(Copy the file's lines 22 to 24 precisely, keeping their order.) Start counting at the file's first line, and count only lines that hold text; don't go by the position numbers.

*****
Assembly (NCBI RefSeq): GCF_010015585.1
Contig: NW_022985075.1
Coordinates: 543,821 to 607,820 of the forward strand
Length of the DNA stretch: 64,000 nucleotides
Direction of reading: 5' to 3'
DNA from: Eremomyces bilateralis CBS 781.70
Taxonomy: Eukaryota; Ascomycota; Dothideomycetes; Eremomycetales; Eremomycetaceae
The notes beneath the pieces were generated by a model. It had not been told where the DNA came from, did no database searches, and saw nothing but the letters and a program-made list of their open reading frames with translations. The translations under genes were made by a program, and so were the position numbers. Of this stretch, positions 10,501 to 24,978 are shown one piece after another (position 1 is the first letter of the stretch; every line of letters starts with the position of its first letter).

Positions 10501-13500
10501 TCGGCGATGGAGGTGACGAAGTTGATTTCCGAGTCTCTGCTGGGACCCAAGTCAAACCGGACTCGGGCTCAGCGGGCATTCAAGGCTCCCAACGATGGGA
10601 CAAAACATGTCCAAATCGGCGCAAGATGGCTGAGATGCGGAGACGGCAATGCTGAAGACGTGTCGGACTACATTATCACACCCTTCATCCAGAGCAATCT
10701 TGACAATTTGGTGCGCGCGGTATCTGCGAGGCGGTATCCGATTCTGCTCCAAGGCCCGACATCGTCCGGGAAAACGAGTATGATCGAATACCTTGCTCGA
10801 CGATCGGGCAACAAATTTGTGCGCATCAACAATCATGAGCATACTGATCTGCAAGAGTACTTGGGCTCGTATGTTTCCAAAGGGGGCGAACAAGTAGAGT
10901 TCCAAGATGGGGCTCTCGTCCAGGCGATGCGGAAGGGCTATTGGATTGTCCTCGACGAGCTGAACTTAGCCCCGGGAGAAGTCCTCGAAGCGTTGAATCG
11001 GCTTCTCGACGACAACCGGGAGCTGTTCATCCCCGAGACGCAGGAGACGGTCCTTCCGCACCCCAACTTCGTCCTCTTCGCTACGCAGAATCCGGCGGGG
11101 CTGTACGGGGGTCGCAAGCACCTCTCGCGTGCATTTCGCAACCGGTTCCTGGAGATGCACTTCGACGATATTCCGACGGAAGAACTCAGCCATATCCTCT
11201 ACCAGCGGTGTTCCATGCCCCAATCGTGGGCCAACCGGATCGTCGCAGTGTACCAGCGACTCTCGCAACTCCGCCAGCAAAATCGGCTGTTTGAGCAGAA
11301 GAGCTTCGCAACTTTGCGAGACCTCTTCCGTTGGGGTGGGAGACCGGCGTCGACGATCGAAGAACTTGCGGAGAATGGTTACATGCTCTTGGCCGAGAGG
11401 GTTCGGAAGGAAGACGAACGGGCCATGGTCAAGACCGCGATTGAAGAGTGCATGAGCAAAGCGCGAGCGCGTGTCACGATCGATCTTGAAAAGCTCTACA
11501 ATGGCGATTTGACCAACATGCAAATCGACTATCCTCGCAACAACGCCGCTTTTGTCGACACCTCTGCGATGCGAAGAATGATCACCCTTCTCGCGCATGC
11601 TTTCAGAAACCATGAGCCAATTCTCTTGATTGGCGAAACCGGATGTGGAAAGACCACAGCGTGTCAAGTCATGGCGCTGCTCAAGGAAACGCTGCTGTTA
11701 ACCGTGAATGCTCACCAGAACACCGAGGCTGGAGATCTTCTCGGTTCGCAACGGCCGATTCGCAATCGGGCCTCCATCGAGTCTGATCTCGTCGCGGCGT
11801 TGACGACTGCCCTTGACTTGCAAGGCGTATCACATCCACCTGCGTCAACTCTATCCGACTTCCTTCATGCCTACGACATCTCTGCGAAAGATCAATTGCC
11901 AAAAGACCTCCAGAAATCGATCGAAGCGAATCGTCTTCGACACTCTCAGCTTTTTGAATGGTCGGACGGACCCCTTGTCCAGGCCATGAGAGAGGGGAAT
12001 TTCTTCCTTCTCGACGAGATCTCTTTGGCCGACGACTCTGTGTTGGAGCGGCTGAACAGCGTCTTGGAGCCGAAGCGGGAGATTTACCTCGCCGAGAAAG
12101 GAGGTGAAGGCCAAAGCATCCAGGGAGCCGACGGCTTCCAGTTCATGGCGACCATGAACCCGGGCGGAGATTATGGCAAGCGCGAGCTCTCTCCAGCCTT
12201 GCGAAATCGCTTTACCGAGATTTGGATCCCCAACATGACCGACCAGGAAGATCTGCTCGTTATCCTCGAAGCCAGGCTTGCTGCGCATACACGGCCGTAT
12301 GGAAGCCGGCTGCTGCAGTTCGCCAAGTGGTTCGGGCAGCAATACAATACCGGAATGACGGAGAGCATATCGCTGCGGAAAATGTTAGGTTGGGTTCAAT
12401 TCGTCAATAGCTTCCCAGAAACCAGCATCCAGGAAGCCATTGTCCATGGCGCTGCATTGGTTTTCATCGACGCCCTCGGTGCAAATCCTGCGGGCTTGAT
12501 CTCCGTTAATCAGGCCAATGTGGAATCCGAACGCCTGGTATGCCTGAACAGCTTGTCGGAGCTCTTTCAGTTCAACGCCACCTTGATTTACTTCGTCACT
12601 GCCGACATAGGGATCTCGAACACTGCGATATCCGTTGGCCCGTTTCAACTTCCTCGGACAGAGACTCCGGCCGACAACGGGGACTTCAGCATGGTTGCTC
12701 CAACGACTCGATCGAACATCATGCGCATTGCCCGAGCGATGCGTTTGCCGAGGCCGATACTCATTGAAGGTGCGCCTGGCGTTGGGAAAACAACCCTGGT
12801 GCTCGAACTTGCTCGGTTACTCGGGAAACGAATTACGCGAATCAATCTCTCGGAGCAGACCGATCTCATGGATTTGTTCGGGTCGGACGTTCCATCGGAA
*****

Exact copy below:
11701 ACCGTGAATGCTCACCAGAACACCGAGGCTGGAGATCTTCTCGGTTCGCAACGGCCGATTCGCAATCGGGCCTCCATCGAGTCTGATCTCGTCGCGGCGT
11801 TGACGACTGCCCTTGACTTGCAAGGCGTATCACATCCACCTGCGTCAACTCTATCCGACTTCCTTCATGCCTACGACATCTCTGCGAAAGATCAATTGCC
11901 AAAAGACCTCCAGAAATCGATCGAAGCGAATCGTCTTCGACACTCTCAGCTTTTTGAATGGTCGGACGGACCCCTTGTCCAGGCCATGAGAGAGGGGAAT